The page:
pregnancy with pregnancies complicated by either IUGR or diabetes, maternal
serum free pGH at both 28 and 36 weeks gestation was correlated with birth weight
(Figure 3.7). Free pGH, IGF-1, and IGF-2 were all signi¬cantly lower in IUGR
pregnancies at both time periods (McIntyre et al., 2000; Figure 3.8).



100


80
Free pGH (ng/ml)




60



40


20



0
28 days 36 days
gestation gestation
IUGR Normal Macro
Figure 3.7 Free placental GH in maternal serum at gestational days 28 and 36 by growth category
(IUGR 10th percentile; macro 90th percentile)
103 Maternal nutrition and metabolic control of pregnancy


1000


800
IGF (ng/ml)




600



400



200



0
IGF-1 IGF-2
IUGR Normal
Figure 3.8 IGF-1 and IGF-2 concentrations in maternal serum at 36 days gestation


In a longitudinal study of 89 normal pregnant women, pGH was detectable as
early as 5 weeks gestation, and rose to peak values at approximately 37 weeks ges-
tation. Placental GH then decreased until parturition. Interestingly, women who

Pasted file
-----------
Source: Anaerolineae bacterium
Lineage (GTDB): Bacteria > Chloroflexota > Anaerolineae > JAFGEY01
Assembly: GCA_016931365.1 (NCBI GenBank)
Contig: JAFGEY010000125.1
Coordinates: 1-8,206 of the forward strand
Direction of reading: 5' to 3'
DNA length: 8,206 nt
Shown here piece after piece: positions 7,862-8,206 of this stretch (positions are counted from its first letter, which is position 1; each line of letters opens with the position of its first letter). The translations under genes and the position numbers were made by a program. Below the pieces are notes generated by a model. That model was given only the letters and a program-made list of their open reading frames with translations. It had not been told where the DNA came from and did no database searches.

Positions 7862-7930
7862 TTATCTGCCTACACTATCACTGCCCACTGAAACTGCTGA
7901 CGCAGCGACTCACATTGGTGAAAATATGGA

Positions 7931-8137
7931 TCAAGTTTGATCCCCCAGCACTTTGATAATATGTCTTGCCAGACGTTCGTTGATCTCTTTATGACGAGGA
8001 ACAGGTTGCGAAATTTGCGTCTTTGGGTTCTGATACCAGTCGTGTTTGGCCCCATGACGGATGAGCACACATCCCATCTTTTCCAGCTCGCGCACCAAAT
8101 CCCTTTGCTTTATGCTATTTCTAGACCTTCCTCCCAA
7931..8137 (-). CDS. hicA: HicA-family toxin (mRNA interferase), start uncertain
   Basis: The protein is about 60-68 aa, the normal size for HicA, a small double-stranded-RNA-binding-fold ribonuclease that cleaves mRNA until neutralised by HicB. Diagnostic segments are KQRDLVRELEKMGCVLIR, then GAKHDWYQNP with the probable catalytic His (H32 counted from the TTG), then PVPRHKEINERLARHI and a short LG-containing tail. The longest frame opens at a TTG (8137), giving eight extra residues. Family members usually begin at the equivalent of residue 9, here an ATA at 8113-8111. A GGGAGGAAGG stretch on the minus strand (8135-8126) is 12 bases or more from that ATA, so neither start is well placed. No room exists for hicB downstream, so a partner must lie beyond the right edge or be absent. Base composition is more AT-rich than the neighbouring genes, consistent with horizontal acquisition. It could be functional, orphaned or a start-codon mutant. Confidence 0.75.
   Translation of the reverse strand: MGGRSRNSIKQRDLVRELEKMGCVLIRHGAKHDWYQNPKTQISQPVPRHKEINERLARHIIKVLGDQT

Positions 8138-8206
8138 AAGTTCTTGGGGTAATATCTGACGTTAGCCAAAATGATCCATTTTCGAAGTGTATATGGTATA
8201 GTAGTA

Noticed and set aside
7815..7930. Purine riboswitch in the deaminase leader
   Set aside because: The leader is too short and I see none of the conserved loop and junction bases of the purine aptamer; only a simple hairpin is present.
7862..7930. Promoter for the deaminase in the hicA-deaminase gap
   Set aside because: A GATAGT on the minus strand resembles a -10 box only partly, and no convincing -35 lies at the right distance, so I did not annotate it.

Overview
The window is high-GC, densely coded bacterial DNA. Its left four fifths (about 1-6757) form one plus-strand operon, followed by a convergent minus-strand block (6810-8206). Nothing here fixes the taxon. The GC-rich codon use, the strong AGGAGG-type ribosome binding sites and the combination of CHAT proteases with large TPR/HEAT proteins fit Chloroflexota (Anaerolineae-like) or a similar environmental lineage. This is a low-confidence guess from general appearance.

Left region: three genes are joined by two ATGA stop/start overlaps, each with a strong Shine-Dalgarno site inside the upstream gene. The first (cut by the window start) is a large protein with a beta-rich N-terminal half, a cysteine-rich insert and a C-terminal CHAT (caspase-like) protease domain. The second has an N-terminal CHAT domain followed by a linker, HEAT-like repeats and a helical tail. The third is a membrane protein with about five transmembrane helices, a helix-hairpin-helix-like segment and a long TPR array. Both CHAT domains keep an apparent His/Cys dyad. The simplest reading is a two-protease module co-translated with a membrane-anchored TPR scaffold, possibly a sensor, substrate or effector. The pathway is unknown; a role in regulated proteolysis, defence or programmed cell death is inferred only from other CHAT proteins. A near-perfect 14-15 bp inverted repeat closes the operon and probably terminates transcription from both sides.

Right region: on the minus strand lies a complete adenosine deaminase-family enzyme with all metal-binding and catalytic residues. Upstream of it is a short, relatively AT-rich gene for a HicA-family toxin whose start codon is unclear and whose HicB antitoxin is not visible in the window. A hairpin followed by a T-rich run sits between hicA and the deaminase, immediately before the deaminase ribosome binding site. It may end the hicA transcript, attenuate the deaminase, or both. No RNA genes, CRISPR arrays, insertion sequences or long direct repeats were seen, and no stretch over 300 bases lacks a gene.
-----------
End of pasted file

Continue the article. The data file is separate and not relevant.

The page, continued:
gave birth to the lightest babies had the lowest levels of pGH at term. Also, the ges-
tational age at peak pGH concentration was signi¬cantly positively correlated with
pregnancy length. In other words, an early peak of pGH was associated with an ear-
lier onset of labor, though all pregnancies were considered full term (Chellakooty
et al., 2004).



Animal models: need for diversity

Our understanding of the causes of preterm labor and IUGR remains far from
complete. Partly this is due to the dif¬culties of research in this area. Ethical con-
siderations constrain research on human beings. Experimental manipulations are
largely restricted to research on animal models. Numerous animal experiments
have documented the detrimental effects of poor maternal nutrition on pregnancy
outcome. Animal experiments have also found that maternal overnutrition and/or